There is plenty of power surging through the 2017 Charger Hellcat. Boasting a 3.6L V6 powertrain, your performance is taken beyond limits with 292 horsepower and 262 lb.-ft. of torque. The impressive powertrain line-up continues with the 5.7L V8 HEMI® and the 6.4L V8 HEMI® powerhouses. The first rewards you with 370 horsepower and 395 lb.-ft. of torque, while the second engine choice takes you to the next level with its 485 horsepower and 475 lb.-ft. of torque. For the ultimate ride, the beastly 6.2L V8 HEMI® powertrain cranks up to 707 horsepower and 650 lb.-ft. of torque. When equipped with the 8-speed TorqueFlite® automatic transmission, you’ll be able to ride with optimal precision and swiftness.

You’ll have onlookers stop in their tracks when you’re behind the wheel of the 2017 Dodge Charger Hellcat due to its commanding presence and bold style. Its athletic frame and carefully-sculpted profile lines highlight the distinct grille, while the aggressive stance of the Charger Hellcat makes for an unforgettable entrance. Made with new lightweight materials, the 2017 Charger Hellcat not only looks sleek and modern, but is able to ride with more agility and control. Eye-catching features like LED headlights and an available rear spoiler allow the Charger Hellcat to stand out in the crowd.

An array of amenities welcome you to relax and set your mind at ease once you’re inside the new Dodge Charger Hellcat. With its driver-centric cockpit loaded with features like a multi-information display, USB ports1, and more, you’ll be prepared for anything that’s in store on the road ahead. The soft-to-the-touch cloth-trimmed seats keep you comfortable throughout the whole ride. However, if you desire more luxury, select the leather-appointed seats to enhance your cabin’s sporty flair.

Here at Dick Scott Chrysler Dodge Jeep Ram in Plymouth and Dick Scott Motor Mall in Fowlerville, your local Dodge dealers, we now have the 2017 Dodge Charger Hellcat! Visit http://www.DickScott.com or stop by our showroom to learn more about this exciting, new vehicle!

Conquer City Streets and Back Roads in the 2016 Cherokee

If you desire a small SUV that can seamlessly go from the paved highway to a gravel road, it’s time you checked out the 2016 Jeep Cherokee for sale in Plymouth, MI. When you combine its off-roading power with its everyday dependability, and the presence of impressive features inside and out, the Cherokee is sure to be the SUV you’ve been waiting for.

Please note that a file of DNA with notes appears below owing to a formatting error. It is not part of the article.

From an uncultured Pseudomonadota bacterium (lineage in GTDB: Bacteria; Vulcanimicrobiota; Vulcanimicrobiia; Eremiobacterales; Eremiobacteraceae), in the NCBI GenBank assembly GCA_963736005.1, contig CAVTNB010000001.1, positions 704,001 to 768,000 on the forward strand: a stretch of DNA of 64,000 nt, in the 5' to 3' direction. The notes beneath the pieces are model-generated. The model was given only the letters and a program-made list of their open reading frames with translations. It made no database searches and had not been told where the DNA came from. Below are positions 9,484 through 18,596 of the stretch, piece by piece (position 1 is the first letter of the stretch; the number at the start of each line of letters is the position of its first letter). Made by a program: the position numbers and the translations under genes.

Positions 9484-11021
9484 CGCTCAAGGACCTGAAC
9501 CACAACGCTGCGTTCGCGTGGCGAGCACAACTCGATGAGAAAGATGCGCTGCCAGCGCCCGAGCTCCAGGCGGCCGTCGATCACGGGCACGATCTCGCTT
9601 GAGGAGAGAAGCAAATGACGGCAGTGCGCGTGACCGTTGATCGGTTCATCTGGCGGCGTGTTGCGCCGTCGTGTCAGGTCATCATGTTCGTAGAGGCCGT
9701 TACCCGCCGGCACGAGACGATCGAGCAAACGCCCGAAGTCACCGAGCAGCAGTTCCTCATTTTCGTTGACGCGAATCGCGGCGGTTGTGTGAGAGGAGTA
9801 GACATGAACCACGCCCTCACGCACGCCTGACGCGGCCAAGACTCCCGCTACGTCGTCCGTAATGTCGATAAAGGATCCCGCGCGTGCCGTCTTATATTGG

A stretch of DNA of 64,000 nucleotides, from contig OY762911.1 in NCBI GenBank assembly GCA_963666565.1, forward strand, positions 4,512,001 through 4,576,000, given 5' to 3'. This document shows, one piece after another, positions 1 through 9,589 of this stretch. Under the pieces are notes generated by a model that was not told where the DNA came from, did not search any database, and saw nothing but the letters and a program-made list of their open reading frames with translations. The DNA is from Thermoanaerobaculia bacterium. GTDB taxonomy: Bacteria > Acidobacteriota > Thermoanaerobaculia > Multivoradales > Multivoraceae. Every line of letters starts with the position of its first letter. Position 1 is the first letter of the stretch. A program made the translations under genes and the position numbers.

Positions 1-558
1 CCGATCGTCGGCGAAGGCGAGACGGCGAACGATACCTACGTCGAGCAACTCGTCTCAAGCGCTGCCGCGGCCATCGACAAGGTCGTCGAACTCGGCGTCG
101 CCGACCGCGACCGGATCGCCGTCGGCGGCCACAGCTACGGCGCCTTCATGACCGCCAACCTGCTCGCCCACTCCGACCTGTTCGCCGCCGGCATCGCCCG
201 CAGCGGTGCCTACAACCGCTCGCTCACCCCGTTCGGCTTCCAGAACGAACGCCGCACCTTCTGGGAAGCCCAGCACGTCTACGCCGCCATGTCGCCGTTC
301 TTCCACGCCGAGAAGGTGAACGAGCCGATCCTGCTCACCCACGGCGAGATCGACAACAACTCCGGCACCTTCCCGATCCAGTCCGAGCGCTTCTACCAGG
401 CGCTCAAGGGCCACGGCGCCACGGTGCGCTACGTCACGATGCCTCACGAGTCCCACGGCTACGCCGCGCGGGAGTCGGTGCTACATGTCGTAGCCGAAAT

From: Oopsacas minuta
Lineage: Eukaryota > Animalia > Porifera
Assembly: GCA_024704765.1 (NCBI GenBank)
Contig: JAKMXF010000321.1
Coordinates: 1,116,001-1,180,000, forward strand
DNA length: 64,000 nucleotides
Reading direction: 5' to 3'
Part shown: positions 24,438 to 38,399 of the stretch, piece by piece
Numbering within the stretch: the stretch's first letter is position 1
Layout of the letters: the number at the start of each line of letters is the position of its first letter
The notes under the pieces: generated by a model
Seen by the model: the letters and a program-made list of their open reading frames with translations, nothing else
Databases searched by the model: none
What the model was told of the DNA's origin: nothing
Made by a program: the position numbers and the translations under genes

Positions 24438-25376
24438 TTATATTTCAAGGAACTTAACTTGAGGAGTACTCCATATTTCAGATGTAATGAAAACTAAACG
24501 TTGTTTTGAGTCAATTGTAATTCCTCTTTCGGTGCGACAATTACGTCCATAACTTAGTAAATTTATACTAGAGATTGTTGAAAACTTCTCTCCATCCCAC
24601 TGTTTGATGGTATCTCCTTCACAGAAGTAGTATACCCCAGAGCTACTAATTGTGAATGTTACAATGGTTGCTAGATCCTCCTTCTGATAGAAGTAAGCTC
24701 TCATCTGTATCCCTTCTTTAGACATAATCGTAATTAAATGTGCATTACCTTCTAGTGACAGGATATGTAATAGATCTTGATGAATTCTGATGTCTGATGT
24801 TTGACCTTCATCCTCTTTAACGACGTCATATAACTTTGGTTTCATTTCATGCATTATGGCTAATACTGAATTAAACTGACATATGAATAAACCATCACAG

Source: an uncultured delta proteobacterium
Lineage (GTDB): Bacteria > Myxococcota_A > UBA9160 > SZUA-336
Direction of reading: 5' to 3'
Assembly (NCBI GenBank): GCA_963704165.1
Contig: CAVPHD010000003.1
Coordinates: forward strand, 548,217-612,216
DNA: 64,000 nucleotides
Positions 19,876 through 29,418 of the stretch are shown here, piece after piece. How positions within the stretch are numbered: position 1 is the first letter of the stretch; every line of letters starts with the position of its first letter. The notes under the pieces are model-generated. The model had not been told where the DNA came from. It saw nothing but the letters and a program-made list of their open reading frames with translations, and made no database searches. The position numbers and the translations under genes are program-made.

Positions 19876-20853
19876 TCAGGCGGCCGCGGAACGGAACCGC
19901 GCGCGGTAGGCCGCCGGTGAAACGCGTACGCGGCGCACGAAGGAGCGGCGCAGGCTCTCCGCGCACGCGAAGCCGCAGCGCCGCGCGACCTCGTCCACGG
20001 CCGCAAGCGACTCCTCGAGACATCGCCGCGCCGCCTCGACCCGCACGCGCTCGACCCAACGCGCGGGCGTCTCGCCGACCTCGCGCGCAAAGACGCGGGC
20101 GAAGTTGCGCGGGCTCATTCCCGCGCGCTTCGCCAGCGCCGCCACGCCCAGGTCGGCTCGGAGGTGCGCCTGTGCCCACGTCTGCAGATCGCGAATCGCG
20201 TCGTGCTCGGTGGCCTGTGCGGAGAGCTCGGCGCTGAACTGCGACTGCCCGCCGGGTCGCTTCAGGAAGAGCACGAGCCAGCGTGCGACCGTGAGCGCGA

When you want to travel off the beaten path, the 2016 Jeep Cherokee can take you there, and it all starts with its rugged engine options. The first being the 2.4L Tigershark® 4-cylinder powertrain, which not only pumps out 184 horsepower and 171 lb.-ft. of torque, but when it’s paired with the 9-speed automatic transmission, you’ll get 31 MPG hwy1 and a 489-mile range2 ­on one tank. For a more powerful drive, the 3.2L Pentastar® V6 produces an impressive 271 horsepower and 239 lb.-ft. of torque. It’s also easy to bring your boat to Lake St. Clair with its 4,500-lb. towing capacity3. Along with engine options, there are also three available 4×4 systems, depending on the sort of trail you intend on tackling. There’s even the Selec-Terrain® traction control system, allowing you to turn the knob and choose from five customizable settings: Auto, Sport, Snow, Sand/Rock, and Mud.

The exterior of the 2016 Jeep Cherokee is not only sleek and striking, but it has its own innovative features so you can make the most out of every adventure. For instance, there are available skid plates4 underneath the Cherokee to protect its underbody for the most treacherous of terrain. The signature LED Daytime Running Lights and halogen projector headlamps ensure that you can see and be seen, while the available fog lamps give you prime visibility during inclement weather. There are even available heated side mirrors so snow and ice don’t hinder your view of vehicles at your side.

On the inside, the 2016 Cherokee is stylish and smartly designed to be your home away from home. For starters, there is truly a spot for all your belongings with its impressive amount of versatility. Up front in the dash is a covered bin to keep your wallet, phone, or sunglasses handy, while the rear seats have a 60/40 split. Keep them up for 24.6 cubic ft. of storage space for groceries from Kroger, or fold them flat for an impressive 54.9 cubic ft. of space. On top of this, the front passenger seat can fold down, and there’s even in-seat storage for even more cargo carrying options. To beat the winter chill, the Cherokee offers a Cold Weather Package, which includes a wiper de-icer, heated front seats, a heated steering-wheel, and remote ignition.

To stay entertained and connected, the Jeep Cherokee comes standard with Bluetooth® technology for hands-free calling and audio streaming, while the Cherokee Trailhawk® boasts hands-free voice control over your Bluetooth®-enabled phone, audio, climate, and navigation settings. The available 8.4-inch Uconnect® touchscreen ups the ante in terms of excitement with HD Radio™, 3D landmarks, iPod® mobile integration, text message reply6, and more. Also on this screen is a display from the available ParkView® Rear Back Up Camera5 to help you become more aware of vehicles and objects behind you as you reverse.